my back to school poster

my back to school poster

In recognition of her return to work, to her school, to teach again, I wanted to make something for her classroom. I decided to make a patchwork poster with one of her favorite quotes to hang on the wall. She chose this quote:

“Everybody is a genius. But if you judge a fish by its ability to climb a tree, it will live its whole life believing that it is stupid.” ~Albert Einstein

After choosing the quote, it was time to go to Michael’s to get some supplies. I found some solid red and some solid black fabric, which are the school colors for the high school where Emily teaches. When I saw those, more ideas came to me about how to make the project. I also found a pretty red, black, and white print. Next I got a 18″ X 24″ poster frame in white. I also picked up some glue sticks and some duct tape for another project I had in mind. Oh, and I couldn’t resist buying some extra fabrics in a variety of colors. They package the fabric in 2 yard pieces, which is plenty for any project I could think of using them in.

The quote and graphic I used for my project.

The quote and graphic I used for my project.

To make this project, I had to figure out a way to print the quote and a graphic onto a piece of white fabric. The tutorial I found said to use freezer paper, and iron it onto the back of the fabric, then cut the piece to the size of a piece of printer paper. I didn’t have any freezer paper, but I did have some Wonder Under, so I used that. I practiced printing onto paper until I had the graphic and quote exactly how I wanted them, then I printed it on my white fabric.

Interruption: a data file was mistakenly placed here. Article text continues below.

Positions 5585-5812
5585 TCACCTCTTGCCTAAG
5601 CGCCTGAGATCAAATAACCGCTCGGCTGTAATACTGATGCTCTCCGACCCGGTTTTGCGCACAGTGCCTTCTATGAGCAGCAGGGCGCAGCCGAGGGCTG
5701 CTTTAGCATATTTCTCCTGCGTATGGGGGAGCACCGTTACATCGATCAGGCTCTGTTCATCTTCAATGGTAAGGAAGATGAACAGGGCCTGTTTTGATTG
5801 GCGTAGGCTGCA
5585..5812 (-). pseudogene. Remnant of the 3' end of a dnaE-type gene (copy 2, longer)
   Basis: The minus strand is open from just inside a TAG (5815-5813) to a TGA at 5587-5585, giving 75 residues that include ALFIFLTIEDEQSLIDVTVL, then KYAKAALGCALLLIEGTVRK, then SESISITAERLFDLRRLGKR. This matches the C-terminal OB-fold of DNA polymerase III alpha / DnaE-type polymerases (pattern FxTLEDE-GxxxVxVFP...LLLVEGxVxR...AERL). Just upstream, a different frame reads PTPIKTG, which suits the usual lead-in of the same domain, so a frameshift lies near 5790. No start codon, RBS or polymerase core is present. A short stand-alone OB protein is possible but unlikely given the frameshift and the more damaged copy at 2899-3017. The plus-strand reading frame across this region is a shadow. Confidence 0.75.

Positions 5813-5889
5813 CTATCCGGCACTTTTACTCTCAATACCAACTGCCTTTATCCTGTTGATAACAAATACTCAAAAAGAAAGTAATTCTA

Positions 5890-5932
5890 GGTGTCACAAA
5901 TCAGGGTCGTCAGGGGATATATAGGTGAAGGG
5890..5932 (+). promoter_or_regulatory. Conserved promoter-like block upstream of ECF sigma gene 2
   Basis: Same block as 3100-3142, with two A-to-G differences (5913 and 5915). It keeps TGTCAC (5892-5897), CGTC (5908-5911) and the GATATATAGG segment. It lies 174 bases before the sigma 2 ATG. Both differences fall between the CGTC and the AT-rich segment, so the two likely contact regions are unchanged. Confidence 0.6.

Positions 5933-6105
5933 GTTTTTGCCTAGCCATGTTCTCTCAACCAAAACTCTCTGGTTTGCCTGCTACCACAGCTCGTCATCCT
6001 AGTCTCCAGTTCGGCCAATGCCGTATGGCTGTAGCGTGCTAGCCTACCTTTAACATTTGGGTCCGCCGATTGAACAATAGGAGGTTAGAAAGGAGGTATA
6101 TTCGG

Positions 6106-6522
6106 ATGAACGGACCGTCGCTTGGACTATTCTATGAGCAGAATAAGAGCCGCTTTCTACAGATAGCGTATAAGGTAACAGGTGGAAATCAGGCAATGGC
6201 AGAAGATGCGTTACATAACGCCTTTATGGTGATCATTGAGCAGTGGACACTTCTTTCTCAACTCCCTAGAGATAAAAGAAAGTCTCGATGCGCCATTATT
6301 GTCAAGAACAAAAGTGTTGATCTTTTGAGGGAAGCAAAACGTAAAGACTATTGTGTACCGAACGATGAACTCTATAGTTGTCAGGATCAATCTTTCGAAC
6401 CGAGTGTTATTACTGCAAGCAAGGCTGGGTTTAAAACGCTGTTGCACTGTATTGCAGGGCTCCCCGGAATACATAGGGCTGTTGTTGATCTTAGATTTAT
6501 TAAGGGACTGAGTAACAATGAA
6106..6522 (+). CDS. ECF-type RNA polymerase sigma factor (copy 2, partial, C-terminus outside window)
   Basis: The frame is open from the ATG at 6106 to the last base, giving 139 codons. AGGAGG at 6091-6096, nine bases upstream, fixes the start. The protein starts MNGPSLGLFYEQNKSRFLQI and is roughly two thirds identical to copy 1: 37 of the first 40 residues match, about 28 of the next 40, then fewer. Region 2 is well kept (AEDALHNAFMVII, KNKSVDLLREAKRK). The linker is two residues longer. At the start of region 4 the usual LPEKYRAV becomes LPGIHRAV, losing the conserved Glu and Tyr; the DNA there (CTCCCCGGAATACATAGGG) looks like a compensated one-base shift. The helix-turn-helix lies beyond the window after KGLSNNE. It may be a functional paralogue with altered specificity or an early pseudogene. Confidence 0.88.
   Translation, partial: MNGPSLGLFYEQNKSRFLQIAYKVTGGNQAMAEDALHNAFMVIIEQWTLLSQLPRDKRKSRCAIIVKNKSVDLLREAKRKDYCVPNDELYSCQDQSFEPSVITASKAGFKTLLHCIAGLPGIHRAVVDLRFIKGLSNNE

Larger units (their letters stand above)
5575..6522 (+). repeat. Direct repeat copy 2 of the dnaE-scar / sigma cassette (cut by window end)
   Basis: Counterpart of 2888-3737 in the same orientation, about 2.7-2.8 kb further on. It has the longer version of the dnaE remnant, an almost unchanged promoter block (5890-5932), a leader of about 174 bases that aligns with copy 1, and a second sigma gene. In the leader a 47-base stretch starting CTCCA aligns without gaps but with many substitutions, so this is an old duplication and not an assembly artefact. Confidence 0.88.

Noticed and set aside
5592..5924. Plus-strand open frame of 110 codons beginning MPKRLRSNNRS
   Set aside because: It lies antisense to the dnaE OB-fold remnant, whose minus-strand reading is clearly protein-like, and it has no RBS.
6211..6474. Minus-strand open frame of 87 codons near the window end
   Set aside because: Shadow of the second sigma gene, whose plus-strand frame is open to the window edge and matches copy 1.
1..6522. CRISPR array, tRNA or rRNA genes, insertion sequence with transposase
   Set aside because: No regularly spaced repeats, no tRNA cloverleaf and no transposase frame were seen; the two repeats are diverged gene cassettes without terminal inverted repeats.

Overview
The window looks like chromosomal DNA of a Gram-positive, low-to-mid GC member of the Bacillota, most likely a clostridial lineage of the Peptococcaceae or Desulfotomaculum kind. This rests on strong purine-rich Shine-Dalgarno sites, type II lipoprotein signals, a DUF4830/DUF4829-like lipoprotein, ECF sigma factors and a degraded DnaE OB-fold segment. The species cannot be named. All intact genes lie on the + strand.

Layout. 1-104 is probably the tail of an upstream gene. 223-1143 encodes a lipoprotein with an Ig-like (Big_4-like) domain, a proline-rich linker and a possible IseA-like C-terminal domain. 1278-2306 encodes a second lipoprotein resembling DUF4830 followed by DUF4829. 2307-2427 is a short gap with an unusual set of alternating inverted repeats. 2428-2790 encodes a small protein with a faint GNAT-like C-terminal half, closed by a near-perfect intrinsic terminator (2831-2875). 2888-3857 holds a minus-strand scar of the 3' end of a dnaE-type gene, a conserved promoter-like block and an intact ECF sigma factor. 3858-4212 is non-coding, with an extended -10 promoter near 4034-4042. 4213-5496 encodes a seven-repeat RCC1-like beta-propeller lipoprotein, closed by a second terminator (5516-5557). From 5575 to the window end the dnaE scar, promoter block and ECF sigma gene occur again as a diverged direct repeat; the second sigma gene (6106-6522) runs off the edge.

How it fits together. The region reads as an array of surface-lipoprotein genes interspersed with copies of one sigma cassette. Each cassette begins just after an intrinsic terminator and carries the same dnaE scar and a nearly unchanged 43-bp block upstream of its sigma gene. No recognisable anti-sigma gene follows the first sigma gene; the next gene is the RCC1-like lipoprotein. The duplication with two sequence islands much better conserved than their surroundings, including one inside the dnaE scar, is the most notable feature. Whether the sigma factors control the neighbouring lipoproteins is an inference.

Next, I had to come up with a design that was somewhat like was floating around in my head. That design process is the hardest part for me. I can think of something and see it in my head, but getting it out into the real world, sometimes that is a different story.

Um, not exactly right yet

Um, not exactly right yet

After a couple of days of fiddling around with the concept, I finally figured out how I wanted this to look. I stitched it all together, and put it in the frame, and uh-oh! it turned out too crooked to even think about letting anyone see it in person:

Ack! too crooked!

Ack! too crooked!

This meant I had to take the whole thing apart, put it on the cutting board, and cut with the ruler and rotary cutter, then sew it all back together again. When it was all done, I put it back in the frame, used some of a glue stick to set it on the frame backing. All done:

my back to school poster

my back to school poster

I am really happy with the way this project turned out. I made mine for my adult daughter, using one of her favorite quotes and her school colors. I think this type of project would be great for any child’s room with an inspirational quote, or what about a birth announcement, or a wedding invitation, or…..What would you make? Who would you make it for?

 

Yum